West News Wire: According to Iraqi football officials, a stampede that occurred at a stadium in Basra, in southern Iraq, before the Arabian Gulf Cup final resulted in at least four fatalities and numerous injuries.

News reporters from Basra that several of the around 80 injured persons were “in critical condition” following the incident on Thursday.

At 7 o’clock, Iraq and Oman will play in the eight-nation football tournament’s championship game (16:00 GMT). The game would start on time, according to the Iraqi Football Federation.

Since early in the morning, thousands of spectators without tickets had gathered outside Basra International Stadium in anticipation of the infrequent home international match.

The turnstiles, according to an Agence France-Presse news agency photographer who was inside the stadium, were still closed when the stampede broke out. Sirens blared as ambulances arrived to ferry the injured to hospital.

Abdelwahed said some people without tickets tried to push into the stadium, according to sources in stadium security.

Images posted on social media showed a sea of people outside the stadium.

Football fan Moumen Adnan described to news reporters how he was injured outside the stadium.

“I did not expect such chaos to happen,” he said. “Because of the stampede, I fell and injured my hand. I hadn’t been able to enter the stadium, but because of the stampede I entered through the journalists gate.”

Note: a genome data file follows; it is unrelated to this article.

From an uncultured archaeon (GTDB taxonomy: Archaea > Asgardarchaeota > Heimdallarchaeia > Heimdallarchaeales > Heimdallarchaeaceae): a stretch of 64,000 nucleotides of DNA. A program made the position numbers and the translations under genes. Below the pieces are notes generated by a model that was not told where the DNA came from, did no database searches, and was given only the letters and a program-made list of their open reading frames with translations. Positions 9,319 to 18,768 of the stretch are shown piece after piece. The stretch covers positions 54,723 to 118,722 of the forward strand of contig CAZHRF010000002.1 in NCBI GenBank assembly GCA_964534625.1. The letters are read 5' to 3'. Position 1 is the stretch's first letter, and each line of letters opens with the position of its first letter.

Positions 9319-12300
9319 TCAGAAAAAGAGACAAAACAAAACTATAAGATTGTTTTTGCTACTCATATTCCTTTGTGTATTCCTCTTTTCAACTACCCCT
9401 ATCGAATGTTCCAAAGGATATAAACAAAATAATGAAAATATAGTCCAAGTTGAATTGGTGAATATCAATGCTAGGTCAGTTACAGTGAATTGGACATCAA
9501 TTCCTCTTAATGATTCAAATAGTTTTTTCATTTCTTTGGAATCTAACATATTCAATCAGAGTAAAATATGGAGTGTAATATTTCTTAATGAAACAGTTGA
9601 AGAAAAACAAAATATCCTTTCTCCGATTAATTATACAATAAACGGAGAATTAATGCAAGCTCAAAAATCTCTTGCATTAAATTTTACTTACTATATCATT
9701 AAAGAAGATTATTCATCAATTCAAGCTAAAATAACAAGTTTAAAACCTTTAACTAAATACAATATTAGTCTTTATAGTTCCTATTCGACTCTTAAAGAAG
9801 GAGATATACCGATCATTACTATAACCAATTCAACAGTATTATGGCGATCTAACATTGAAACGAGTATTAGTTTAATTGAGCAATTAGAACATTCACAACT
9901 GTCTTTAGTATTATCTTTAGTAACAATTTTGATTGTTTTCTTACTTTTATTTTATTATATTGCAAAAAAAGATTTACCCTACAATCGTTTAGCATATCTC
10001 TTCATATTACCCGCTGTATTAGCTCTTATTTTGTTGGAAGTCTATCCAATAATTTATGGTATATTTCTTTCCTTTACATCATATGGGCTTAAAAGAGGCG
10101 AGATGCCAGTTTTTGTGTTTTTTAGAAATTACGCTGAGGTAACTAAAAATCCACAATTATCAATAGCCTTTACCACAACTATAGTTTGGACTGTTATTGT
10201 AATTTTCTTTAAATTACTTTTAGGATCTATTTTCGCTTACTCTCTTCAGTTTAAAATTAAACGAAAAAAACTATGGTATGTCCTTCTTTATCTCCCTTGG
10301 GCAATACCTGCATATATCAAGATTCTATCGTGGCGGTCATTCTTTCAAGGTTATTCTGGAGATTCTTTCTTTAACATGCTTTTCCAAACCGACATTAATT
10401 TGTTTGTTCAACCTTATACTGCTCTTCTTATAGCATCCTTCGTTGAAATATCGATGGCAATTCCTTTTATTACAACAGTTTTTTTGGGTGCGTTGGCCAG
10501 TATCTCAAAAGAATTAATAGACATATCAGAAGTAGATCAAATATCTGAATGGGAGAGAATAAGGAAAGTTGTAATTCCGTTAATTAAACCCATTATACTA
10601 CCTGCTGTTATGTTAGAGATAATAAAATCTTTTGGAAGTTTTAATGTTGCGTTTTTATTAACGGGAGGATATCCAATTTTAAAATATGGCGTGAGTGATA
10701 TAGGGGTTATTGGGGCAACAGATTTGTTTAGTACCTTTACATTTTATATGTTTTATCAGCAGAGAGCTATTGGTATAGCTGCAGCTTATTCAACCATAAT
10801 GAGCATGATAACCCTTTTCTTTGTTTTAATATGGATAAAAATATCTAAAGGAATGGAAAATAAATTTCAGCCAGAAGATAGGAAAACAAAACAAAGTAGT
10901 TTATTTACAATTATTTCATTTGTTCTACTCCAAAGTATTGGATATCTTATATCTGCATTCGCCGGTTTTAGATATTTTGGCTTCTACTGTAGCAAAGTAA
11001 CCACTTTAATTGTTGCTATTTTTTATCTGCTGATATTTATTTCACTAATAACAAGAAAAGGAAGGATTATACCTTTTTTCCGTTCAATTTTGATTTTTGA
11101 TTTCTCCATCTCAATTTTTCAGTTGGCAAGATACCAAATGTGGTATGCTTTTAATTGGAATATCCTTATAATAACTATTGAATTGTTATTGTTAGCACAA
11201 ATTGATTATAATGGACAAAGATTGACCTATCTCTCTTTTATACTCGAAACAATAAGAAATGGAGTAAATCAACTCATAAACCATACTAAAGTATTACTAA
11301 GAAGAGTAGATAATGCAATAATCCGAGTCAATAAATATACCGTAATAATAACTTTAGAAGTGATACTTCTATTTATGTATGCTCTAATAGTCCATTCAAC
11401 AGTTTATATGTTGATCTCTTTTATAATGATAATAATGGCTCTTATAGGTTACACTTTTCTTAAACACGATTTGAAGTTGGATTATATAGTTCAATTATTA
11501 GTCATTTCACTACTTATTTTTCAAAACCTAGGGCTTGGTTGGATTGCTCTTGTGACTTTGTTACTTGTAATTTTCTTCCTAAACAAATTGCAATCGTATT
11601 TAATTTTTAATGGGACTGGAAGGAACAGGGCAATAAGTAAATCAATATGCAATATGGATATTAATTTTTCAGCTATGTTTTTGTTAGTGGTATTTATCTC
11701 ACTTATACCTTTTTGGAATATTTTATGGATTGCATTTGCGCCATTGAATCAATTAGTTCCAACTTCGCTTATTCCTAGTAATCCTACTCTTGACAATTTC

Iraq’s interior ministry in a statement urged people who did not have tickets for the final to leave the area around the stadium. It said the stadium was full and all gates had been closed.

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“The numbers of fans are very large, and we do not want there to be cases of suffocation,” he said in a statement.

Sources said that according to the Iraqi Football Federation, about 90 percent of the tickets were already sold ahead of the kickoff, adding that this upset many Iraqi football fans, some of whom had travelled across several provinces to go to the game.

In order to “alleviate the anger” of fans who were turned back from the vicinity of the stadium, authorities set up large screens in fan zones in main squares in the city “to give them an opportunity to watch the match outdoors”, Abdelwahed said.

Iraq was already forced to apologise to its neighbour Kuwait after a scuffle in the VIP section prevented its representative from attending the opening ceremony.

The tournament started on January 6 with teams from Bahrain, Kuwait, Oman, Qatar, Saudi Arabia, the United Arab Emirates, Yemen and Iraq.

It is the first time since 1979 that Iraq has hosted the tournament. Decades of sanctions on Iraq had prevented the country from hosting any sports events.


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